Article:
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Printing Quality and Types

Don’t think of merch as a novelty, but rather as a product to represent both you and your band.  There are different methods to achieve the same end – your merch.  If you put your stamp of approval on a certain product, you would want to know which method is the best way to achieve the best product, right?  Let’s look at some of the most popular printing methods and what their advantages are.

Direct to Garment

This method, abbreviated as DTG, is a newer way of printing on garments.  Think of it as a big printer, that prints on t-shirts rather than on paper.  What sets this new technology apart is that it enables you to print fewer garments at a time and the fact that it can do full-colour prints is truly a game-changer.

This machine also creates an opportunity for the drop-shipping method and this method is where a customer orders a garment online, it gets printed almost immediately and sent to the customer directly.  Awesome!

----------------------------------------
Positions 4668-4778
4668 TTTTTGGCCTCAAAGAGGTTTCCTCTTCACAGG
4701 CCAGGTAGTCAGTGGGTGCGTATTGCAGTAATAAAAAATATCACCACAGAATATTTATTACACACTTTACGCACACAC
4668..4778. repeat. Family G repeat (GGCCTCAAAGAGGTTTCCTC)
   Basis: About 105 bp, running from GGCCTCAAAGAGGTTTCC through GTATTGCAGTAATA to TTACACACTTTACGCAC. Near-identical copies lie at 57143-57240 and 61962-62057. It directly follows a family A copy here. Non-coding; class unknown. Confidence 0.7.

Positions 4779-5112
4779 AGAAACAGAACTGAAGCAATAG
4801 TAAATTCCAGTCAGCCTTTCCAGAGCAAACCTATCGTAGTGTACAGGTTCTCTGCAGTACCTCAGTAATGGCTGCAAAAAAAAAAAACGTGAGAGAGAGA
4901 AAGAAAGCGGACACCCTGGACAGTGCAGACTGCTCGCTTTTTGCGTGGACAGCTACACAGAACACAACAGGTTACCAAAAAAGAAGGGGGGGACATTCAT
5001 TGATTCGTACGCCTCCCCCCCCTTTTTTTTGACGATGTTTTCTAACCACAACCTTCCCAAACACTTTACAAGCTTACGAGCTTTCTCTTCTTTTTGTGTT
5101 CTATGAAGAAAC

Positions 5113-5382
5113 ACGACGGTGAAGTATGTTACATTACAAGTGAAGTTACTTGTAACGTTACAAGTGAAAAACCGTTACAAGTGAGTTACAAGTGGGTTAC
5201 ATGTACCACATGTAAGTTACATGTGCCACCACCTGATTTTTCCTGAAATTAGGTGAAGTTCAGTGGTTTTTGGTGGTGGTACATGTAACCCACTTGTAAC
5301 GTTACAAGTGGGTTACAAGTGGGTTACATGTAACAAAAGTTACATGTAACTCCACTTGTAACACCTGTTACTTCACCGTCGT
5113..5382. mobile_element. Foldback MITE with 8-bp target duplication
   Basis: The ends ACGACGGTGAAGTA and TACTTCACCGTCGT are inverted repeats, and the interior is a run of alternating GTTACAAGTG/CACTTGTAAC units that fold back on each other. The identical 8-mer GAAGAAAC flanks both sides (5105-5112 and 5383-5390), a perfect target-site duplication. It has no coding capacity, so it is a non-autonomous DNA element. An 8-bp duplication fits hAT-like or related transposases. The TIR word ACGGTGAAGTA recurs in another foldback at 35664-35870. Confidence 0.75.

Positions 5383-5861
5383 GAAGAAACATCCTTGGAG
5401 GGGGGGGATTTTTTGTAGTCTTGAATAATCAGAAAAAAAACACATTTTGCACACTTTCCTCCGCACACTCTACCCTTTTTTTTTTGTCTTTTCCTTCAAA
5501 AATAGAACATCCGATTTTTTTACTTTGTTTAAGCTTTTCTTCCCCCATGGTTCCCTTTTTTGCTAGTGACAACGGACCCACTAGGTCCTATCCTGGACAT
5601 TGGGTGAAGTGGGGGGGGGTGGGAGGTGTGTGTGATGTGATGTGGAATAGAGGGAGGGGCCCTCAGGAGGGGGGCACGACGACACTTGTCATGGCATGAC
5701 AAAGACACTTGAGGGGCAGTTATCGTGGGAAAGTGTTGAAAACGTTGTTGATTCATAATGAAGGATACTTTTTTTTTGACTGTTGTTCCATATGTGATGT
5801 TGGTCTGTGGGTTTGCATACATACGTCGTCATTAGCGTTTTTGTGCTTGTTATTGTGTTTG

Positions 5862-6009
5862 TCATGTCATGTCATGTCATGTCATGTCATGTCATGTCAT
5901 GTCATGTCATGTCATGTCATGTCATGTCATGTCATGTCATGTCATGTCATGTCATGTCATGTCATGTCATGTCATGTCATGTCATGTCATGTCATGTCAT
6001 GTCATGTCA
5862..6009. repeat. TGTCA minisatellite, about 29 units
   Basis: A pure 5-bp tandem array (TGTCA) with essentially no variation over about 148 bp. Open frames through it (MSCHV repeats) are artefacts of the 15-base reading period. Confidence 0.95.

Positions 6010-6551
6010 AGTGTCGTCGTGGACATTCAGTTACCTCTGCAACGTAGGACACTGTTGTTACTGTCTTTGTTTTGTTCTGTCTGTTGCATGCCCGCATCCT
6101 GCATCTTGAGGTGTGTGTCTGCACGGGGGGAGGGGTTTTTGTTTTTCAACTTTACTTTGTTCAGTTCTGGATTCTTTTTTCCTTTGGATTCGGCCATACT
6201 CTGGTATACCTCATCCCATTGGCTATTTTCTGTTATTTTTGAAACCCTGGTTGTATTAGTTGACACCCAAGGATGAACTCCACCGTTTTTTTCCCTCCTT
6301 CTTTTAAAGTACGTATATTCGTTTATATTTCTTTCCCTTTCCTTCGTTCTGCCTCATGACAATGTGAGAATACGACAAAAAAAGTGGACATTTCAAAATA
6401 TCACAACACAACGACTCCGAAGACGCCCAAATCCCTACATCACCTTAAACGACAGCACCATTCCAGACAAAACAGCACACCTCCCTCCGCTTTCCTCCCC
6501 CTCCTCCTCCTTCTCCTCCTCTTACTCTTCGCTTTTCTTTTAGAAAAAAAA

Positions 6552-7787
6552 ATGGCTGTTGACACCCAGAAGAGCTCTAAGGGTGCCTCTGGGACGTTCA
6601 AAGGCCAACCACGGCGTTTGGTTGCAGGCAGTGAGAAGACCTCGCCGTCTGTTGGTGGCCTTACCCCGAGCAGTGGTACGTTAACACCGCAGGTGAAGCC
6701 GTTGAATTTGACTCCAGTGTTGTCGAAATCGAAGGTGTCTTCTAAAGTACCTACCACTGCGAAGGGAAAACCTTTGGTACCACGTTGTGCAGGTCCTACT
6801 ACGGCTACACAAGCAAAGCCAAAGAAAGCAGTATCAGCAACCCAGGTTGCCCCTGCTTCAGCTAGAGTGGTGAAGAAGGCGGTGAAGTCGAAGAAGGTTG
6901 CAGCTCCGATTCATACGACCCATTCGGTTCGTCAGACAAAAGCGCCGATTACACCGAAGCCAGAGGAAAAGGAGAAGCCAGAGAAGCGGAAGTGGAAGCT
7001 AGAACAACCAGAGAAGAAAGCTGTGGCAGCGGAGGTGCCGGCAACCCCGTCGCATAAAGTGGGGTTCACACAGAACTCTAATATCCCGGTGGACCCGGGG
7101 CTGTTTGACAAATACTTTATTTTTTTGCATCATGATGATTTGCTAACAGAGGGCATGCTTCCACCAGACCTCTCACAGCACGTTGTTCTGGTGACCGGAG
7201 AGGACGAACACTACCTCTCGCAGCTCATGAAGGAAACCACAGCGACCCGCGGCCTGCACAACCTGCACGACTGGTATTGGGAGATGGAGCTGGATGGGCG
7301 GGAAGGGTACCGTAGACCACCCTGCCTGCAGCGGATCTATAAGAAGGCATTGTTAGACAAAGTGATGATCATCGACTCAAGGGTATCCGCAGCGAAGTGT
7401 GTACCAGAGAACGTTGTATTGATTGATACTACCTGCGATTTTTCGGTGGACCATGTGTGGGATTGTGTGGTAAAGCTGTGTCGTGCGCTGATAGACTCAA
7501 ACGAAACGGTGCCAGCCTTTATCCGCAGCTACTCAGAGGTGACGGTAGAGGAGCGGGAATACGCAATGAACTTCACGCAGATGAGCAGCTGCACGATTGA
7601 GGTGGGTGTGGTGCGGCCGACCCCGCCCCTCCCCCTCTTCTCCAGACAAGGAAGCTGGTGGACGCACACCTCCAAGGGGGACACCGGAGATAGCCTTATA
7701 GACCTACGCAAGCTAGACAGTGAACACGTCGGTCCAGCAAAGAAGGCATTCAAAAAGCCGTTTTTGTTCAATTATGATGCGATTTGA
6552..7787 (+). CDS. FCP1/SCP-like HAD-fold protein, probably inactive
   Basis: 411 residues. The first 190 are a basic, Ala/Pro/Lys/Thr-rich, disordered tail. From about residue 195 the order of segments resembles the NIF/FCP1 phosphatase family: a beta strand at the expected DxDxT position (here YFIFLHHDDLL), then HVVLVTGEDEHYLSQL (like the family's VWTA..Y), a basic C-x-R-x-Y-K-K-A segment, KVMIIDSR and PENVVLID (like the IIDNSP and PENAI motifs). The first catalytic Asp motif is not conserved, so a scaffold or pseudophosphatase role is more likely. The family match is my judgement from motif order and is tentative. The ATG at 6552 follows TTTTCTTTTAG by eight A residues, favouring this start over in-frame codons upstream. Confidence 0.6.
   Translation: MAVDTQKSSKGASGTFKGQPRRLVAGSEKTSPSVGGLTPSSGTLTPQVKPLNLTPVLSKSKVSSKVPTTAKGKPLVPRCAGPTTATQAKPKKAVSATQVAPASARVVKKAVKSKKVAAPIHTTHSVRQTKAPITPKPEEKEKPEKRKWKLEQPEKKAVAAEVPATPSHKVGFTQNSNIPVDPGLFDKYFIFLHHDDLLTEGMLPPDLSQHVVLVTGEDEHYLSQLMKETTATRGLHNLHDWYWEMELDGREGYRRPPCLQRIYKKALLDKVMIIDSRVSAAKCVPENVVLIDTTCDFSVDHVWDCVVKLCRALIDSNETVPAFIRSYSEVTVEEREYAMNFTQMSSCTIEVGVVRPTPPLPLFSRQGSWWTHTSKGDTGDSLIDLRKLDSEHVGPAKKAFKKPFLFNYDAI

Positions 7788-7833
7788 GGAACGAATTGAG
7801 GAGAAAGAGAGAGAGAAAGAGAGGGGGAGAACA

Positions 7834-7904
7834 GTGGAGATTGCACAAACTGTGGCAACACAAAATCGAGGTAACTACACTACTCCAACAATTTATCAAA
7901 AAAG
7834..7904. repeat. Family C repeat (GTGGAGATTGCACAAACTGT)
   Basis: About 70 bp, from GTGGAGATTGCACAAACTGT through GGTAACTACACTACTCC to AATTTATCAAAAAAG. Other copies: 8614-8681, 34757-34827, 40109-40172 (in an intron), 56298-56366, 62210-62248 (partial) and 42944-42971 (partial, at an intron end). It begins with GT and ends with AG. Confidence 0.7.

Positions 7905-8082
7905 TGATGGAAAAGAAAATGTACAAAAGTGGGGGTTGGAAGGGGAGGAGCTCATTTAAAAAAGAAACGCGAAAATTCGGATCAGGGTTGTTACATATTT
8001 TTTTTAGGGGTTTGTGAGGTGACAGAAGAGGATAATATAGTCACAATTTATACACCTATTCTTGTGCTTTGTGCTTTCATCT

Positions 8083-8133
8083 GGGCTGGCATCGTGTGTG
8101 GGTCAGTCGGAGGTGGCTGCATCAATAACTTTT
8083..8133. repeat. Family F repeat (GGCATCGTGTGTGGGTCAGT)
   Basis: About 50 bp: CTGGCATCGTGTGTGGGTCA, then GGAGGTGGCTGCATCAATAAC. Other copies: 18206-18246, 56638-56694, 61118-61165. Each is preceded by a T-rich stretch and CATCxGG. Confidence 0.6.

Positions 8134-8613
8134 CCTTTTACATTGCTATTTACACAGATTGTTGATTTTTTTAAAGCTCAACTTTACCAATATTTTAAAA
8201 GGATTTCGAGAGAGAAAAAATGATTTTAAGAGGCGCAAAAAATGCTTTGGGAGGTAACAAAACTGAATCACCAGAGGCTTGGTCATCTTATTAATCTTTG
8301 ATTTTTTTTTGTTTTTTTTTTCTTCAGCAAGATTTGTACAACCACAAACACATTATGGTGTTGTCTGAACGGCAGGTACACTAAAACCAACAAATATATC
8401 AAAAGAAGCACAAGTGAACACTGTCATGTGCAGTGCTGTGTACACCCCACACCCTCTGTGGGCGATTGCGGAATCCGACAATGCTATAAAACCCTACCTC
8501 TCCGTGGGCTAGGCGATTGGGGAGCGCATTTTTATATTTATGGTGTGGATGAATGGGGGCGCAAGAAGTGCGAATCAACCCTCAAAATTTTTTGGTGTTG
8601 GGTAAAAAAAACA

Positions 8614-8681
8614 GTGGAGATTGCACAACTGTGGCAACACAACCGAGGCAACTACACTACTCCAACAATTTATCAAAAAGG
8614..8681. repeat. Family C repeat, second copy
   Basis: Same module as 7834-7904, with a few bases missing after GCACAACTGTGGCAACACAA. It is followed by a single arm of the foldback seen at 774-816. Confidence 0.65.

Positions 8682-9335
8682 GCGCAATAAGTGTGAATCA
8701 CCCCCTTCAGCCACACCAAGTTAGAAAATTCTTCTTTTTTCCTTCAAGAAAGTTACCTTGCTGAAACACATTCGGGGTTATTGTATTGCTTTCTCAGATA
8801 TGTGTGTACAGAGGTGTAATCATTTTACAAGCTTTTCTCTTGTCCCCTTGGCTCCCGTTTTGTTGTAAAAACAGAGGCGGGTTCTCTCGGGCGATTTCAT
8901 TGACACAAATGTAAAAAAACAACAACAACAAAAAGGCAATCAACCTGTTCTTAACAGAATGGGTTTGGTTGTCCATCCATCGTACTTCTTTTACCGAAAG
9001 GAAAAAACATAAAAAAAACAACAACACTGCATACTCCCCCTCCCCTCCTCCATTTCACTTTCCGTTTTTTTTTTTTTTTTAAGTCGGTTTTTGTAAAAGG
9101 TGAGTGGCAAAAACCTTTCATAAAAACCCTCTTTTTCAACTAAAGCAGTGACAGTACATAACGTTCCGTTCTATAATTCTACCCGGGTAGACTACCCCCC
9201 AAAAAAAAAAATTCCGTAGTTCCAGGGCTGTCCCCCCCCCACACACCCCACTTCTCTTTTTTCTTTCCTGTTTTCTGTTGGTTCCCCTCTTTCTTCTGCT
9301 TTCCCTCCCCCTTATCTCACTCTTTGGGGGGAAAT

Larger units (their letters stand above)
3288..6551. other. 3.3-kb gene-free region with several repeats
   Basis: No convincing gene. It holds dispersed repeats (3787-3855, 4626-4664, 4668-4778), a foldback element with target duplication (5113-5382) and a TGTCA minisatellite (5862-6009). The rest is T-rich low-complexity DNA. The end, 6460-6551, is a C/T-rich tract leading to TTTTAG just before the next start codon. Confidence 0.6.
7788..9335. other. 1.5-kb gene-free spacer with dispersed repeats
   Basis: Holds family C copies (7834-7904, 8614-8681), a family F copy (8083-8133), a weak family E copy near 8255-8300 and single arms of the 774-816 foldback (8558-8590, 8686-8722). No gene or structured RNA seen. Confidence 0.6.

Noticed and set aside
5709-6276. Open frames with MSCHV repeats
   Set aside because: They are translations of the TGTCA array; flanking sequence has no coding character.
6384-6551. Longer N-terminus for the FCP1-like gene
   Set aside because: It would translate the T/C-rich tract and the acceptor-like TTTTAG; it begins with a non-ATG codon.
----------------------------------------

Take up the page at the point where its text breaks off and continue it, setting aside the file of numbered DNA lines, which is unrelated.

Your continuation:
Pros – Full-colour prints, detailed design, one-offs, minimal upfront investment.

Cons – Darker garments have thicker prints, can be pricey for lower amounts

Screen Printing

This method is widely known and preferred, and rightfully so.  It gives you a vibrant print with a soft and smooth finish for a long period of time.  It’s the best way to print a single design on bulk items as a screen (think of it as a template) is created for every design.  The more colours, the more screens, the higher the price. 

The method works basically like this – each screen is held in place with the garment beneath it.  The screen is flooded with ink that seeps through the mesh onto the garment.  The squeegee is rolled over the screen and then wiped away.  Then the garment goes for curing and drying.

Pros – Cost-effective for larger batches, ideal for simple designs with limited colours, can print multiple colours, great quality

Cons – Has a minimum order quanity, one design per batch, bigger upfront investment

Sublimation

Sublimation is a process whereby ink is transferred from a sheet of paper into the garment by heat pressing the sublimation paper onto a 100% polyester garment, the pores of the garment open and lets the sublimation ink (that is now in a gas form) in.  When the pressure press releases, the ink turns solid, captured inside the shirt.

This method is used best for all over, bigger or full-colour graphics like a photo on the material. 

Pro – All over prints, photo prints, unlimited graphics and colours

Cons – Mostly polyester t-shirts


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